Azure Databricks Notebooks

A notebook is a web-based interface in which a user writes code. Apache Spark Code is placed within so-called cells.

Databricks notebooks

Example Azure Databricks notebook

When creating a cluster, a user has many options to choose from. As you can imagine, all options are priced slightly different. To make pricing a little bit easier, Azure Databricks prices their clusters per Databricks Unit (DBU). As Microsoft puts it: “A DBU is a unit of processing capability, billed on a per-second usage. The DBU consumption depends on the size and type of instance running Azure Databricks”.Settings that will have an impact on the DBU usage include whether the instance deployed is Standard of Premium, the number of Workers, the Worker -, and Driver type. More information on cluster configuration can be found here.

Voorbeeld databricks cluster

Example Azure Databricks cluster

Azure Databricks pricing:

Databricks kosten

Example Azure Databricks pricing estimated on 25-03-2022. For current pricing, please consult the  Pricing Calculator.

Azure Synapse Analytics: A breakdown

Azure Synapse Analytics, previously known as Azure SQL Data Warehouse, is much more than just your ordinary SQL data warehouse. This comprehensive enterprise analytics service brings together Apache Spark for big data analytics, dedicated and serverless SQL pools for your data warehouse, Data Explorer for log and time series analysis, and Pipelines for ETL/ELT processes. Azure Synapse Analytics utilizes Apache Spark in both Pipelines and Spark pools. Azure Synapse Analytics supports multiple languages like Python, Scala, .NET, and Spark SQL.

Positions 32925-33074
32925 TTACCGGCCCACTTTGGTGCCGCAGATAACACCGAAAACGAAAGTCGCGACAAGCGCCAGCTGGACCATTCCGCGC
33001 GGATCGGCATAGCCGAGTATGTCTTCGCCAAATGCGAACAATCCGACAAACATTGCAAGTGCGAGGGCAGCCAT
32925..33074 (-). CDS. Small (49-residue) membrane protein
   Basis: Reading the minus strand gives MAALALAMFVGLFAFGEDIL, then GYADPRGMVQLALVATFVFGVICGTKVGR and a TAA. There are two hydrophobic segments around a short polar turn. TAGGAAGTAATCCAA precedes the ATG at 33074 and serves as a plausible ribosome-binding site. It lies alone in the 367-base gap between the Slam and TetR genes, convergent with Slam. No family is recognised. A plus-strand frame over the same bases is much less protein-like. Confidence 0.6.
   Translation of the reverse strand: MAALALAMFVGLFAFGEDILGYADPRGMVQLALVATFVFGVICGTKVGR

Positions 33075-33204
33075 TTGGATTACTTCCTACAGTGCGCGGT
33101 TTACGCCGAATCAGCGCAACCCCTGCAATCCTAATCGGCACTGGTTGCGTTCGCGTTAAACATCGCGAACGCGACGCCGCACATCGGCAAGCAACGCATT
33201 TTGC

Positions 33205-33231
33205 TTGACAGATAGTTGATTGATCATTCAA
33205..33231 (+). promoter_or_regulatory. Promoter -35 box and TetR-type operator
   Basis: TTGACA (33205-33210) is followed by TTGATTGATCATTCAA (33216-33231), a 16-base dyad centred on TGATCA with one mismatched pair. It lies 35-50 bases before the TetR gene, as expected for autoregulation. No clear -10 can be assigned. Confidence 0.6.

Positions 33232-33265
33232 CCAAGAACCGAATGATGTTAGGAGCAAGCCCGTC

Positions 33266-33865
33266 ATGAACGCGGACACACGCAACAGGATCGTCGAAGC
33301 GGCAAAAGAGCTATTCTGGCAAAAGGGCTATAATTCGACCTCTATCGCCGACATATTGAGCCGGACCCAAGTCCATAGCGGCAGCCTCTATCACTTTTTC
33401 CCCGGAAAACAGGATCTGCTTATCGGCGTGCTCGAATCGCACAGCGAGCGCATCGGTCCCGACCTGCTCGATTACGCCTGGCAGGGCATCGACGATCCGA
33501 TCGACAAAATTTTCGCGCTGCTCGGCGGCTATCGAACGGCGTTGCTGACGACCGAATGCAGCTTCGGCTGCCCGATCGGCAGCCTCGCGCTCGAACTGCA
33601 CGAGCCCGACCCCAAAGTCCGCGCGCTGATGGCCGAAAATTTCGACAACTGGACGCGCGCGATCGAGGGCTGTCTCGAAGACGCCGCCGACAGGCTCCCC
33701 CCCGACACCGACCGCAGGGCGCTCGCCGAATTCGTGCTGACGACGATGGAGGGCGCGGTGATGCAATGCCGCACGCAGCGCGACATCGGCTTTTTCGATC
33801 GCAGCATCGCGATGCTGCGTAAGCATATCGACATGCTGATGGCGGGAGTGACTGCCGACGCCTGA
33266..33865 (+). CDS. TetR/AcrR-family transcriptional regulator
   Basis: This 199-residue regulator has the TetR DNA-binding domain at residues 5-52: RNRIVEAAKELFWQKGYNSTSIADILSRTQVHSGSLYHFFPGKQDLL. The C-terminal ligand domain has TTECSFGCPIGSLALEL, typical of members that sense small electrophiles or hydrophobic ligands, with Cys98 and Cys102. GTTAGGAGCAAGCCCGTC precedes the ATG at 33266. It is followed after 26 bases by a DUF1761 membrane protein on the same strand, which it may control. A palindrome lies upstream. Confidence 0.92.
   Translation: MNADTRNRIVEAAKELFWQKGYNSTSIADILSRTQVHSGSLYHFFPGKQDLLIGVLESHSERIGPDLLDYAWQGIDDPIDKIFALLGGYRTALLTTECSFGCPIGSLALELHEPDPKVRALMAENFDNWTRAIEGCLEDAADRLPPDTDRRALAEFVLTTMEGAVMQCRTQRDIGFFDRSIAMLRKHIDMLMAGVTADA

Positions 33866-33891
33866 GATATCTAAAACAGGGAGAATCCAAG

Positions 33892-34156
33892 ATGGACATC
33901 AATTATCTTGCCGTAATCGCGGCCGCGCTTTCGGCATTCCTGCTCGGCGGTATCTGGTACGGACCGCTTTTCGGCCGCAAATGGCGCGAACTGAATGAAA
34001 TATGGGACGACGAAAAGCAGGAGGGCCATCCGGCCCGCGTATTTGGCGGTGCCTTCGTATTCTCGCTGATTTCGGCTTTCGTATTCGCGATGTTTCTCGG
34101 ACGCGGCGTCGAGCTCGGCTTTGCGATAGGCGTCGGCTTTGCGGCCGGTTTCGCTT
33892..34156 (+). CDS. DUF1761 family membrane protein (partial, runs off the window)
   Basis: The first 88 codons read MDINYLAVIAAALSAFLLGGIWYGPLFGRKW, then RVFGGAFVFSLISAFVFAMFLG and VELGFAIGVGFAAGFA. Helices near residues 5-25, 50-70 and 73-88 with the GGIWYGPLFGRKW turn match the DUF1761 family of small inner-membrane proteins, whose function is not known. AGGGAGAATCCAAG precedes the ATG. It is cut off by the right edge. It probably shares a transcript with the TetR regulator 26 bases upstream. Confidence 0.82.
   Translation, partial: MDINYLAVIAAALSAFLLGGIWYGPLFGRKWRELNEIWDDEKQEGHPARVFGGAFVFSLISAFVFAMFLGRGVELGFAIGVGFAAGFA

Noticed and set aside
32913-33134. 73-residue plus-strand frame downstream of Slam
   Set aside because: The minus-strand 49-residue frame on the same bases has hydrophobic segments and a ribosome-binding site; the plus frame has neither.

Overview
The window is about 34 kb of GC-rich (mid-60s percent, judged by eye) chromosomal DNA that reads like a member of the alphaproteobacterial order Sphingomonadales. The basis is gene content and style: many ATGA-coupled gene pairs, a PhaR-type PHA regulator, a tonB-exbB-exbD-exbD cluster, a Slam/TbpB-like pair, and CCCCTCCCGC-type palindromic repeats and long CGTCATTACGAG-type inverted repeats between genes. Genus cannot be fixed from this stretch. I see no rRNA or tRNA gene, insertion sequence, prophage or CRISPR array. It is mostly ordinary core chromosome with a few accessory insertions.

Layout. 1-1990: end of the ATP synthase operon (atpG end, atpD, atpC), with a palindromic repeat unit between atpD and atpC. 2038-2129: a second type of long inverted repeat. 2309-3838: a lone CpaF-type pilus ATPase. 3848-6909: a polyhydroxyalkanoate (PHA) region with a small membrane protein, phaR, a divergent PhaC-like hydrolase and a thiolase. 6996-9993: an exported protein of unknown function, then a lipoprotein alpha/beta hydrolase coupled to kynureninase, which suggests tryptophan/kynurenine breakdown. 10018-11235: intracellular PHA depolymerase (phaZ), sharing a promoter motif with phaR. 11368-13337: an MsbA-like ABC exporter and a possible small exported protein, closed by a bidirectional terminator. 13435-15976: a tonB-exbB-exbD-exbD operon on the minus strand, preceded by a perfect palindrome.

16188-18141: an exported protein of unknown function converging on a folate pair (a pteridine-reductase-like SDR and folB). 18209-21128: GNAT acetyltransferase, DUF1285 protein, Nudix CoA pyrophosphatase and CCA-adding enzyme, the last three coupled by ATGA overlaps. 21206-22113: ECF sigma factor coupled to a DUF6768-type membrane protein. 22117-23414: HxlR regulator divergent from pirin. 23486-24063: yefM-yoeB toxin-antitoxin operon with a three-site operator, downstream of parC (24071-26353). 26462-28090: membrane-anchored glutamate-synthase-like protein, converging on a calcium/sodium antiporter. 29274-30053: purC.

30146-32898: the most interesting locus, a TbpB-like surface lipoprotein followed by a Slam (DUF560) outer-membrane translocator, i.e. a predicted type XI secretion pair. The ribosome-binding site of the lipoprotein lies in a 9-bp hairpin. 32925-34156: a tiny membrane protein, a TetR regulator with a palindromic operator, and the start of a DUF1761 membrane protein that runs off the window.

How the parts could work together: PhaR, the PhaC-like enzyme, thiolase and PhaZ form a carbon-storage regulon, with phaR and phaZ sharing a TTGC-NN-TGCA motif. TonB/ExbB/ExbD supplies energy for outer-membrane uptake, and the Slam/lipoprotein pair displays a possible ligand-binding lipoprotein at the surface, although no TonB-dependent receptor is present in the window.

Note: given the similarities in functionality and cost between Azure Synapse Analytics Pipelines and ADF Data Flows, this article will not cover Azure Synapse Analytics Pipelines.

Azure Synapse Analytics Notebooks

A notebook within Azure Synapse Analytics is, like Azure Databricks notebooks, a web-based interface. Within a notebook, a user can create cells in which to place Apache Spark code. This code can be run after attaching a Spark Pool. Spark Pools are the brains of the operation, offering computation resources and configurations to run Apache Spark.

Azure Synapse analytics notebook

Example Azure Synapse Analytics notebook

The process of creating Spark Pools  is similar to creating Azure Databricks clusters. Overall, the user has a little bit less options to choose from compared to Azure Databricks. For example, a user can choose to use either Apache Spark 3.1 or 2.4 in Azure Synapse Analytics. Azure Databricks offers more options ranging from 3.2.1 to 2.4.5. Settings that will have an impact on costs include whether the pool is memory optimized of hardware accelerated the node size and the number of nodes.

Azure Synapse Analytics spark pool

Azure Synapse Analytics Pricing:

Synapse pricing

The importance of total execution costs 

After reading this information, one might take away that a Standard Tier Azure Databricks cluster is the most cost-effective option… Wait what? Haven’t we all been told that Azure Databricks is one of the more expensive options in the Azure universe? This might very well be true, or not true at all.

Why? To get a grasp on what it will cost to run a data application, one cannot solely look at the costs per vCore/hour. You must take other factors, like execution time and cluster utilization into account as well. On Azure, Apache Spark clusters are not created equally throughout tools. Therefore, equal processes will not finish equally fast, nor will they utilize the same number of resources.

Execution time